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My Handcrafted Opinions on Whiskies, Distilleries and Other Related Stuff

Most Recent Whisky

Most Recent Whisky Review

Kilchoman USA Small Batch No.1

This 48.5% ABV bottling comes from batch No. 1 (of 1260 bottles) and is labelled as bourbon, sherry and port cask matured. This was my first Kilchoman purchase in a long time but I am a bit of a sucker for Port influenced whiskies and I am really glad I found this one. The nose is classic Islay with salt, seaweed and smoke in abundance. Maritime whisky notes dominate with some iodine and seaweed at low tide. The taste starts sweet with dried fruits, marzipan, barley sugar and then some salty notes add balance. A Christmas cake left on the beach. The finish manages to be both spicy and sweet and even minty and dries out leaving smoke. With water gets a little creamier and sweeter and some black pepper appears in the finish. There is a lot going on here and the three casks all show their influence on the finished product.

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  • I have been very fortunate in my life to travel and have had many food, drink and cultural experiences.  I have always believed in eating what the locals eat and drinking what the locals drink.  Local food and drink will have higher turnover, the ingredients will be fresher, the cook will be more familiar with the recipe and in my experience the locals or your hosts will appreciate you expressing an active interest in their culture.  I think it is the best way to maximize your travel experience (and is often much cheaper and healthier as well).

    These travel experiences are usually very hard to recreate back home.  For example, no matter how closely you follow the recipe or seek out the right ingredients, it always seems to be impossible to recreate a French dish in your own kitchen.   The ambiance is different and therefore taste is different.    (Perhaps if I got a slightly aloof waiter to hang around the kitchen and pull faces at my mispronunciations that would create the right ambience?)   Similarly I have many times tried whisky in the distillery, sharing the experience with someone who cares deeply about the place and the product and then bought a bottle only to find at home it slightly misses the mark, and that it wasn't quite the whisky I was convinced it was when in their tasting room.  There is no doubt some of my favorite whisky (and other drink) experiences are tied directly to the location in which I first tasted them.  A few examples are drinking Penderyn from a hip flask in Cardiff with old friends outside the stadium before the start of a rugby test match.  There are numerous distillery examples, but certainly the tasting of Bowmore Darkest in their delightful tasting room overlooking the Loch at the end of great trip to Islay stands out as well.  I also fondly recall drinking Jose Cuervo Reserva de la Familia tequila with colleagues at a dinner in Villahermosa, Tabasco to celebrate winning a large contract.   In the right circumstances the most mundane drinks can be elevated to special and in the wrong circumstances the most spectacular sprits just don't work.   When you get the right drink in the right place... that is really special.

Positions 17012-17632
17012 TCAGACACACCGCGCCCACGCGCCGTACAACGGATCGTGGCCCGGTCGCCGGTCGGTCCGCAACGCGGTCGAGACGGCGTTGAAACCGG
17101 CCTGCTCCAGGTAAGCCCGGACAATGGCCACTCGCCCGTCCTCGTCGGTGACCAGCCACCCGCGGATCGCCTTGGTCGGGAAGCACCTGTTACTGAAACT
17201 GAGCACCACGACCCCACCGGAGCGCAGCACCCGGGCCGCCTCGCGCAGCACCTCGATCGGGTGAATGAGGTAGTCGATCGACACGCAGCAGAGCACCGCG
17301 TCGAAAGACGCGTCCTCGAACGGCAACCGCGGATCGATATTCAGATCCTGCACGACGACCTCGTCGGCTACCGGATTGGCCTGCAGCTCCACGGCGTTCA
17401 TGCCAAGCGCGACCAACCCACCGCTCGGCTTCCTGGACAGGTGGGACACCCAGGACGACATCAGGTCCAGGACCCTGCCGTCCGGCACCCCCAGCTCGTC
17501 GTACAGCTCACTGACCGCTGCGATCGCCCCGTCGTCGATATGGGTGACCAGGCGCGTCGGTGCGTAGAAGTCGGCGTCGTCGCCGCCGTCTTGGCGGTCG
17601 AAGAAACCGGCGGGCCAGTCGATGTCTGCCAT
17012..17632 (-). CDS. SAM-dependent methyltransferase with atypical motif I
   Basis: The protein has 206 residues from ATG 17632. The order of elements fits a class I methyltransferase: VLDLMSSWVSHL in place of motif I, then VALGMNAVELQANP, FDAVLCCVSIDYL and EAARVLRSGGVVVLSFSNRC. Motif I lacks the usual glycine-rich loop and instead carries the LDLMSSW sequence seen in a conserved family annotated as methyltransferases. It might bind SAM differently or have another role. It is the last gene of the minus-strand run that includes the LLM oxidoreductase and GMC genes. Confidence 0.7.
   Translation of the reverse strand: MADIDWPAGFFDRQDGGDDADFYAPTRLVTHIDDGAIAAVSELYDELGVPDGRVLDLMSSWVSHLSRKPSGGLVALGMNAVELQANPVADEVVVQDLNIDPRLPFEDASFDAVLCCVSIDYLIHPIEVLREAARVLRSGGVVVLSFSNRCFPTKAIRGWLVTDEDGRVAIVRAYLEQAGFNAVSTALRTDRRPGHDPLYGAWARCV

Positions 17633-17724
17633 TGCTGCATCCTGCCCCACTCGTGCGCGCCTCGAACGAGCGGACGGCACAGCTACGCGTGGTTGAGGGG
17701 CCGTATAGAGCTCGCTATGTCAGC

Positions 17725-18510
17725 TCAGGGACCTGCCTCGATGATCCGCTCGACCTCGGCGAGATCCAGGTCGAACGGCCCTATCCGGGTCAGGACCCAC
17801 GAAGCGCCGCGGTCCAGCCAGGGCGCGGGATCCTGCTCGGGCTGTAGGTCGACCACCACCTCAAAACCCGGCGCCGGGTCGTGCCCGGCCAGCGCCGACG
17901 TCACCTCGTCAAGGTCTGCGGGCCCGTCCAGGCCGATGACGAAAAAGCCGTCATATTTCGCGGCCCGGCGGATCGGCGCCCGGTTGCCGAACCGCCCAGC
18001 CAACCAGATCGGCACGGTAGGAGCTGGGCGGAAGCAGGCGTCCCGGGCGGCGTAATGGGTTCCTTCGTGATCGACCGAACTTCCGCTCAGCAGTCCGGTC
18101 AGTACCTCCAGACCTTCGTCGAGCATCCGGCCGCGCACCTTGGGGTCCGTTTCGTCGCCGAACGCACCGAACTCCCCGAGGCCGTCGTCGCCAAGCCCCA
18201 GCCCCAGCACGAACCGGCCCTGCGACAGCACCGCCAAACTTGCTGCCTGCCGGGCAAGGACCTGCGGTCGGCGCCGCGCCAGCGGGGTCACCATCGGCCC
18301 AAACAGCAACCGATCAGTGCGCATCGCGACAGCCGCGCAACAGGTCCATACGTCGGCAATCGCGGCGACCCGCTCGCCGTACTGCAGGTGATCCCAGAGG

It is no coincidence I first started drinking Irish whisky after a trip to Ireland in 2006, and that fell in love in with Scotch whiskies while living in Scotland in 2009.  I also think I am enjoying bourbon a lot more now I live in Southern USA, often with a cube of ice to cool those peppery rye and spicy oak notes found in some many types of bourbon.  Drinking a peated Islay scotch in Texas sometimes just doesn't work.... especially between May and October.   This is one of the reasons it is so difficult to choose a "favorite" whisky.   When I hear people talk about great whiskies, many times it accompanied by a story around the first time they tried it or how they discovered the distillery.  This emotion all goes into the tasting experience and it is why two people can have entirely different opinions about the same whisky.    

    So remember when you find a drink you don't like, the problem is not the liquid... the problem might be you are standing in the wrong place.

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    Random Whisky

    Angels Envy

    Angels Envy is a rather unusual bourbon, aged for up to 6 years in new oak, as per definition of a bourbon, but then Port casks are also used in a finishing process.  The tasting notes below are even more unusual because it was a specific blend of Angels Envy (ie blend of port finished and non port finished bourbon) chosen specifically by the owners of the whisky bar Reserve 101 in Houston.  The nose had bubble gum, fresh wood and fresh paint, overall sweet and good.  The taste was smooth creamy coffee, perhaps a cafe latte with caramel and then more wood and spice builds. All that is good about bourbon is here.  Some oak, rye notes and mint at end maybe.  Very nie bourbon... not sure I get the Port finish influence except perhaps it mellows the spirit, tones down the spice and gives the sweetness and smoothness I found in this.  I am going to look for a "traditional" bottling of Angels Envy and try that as well.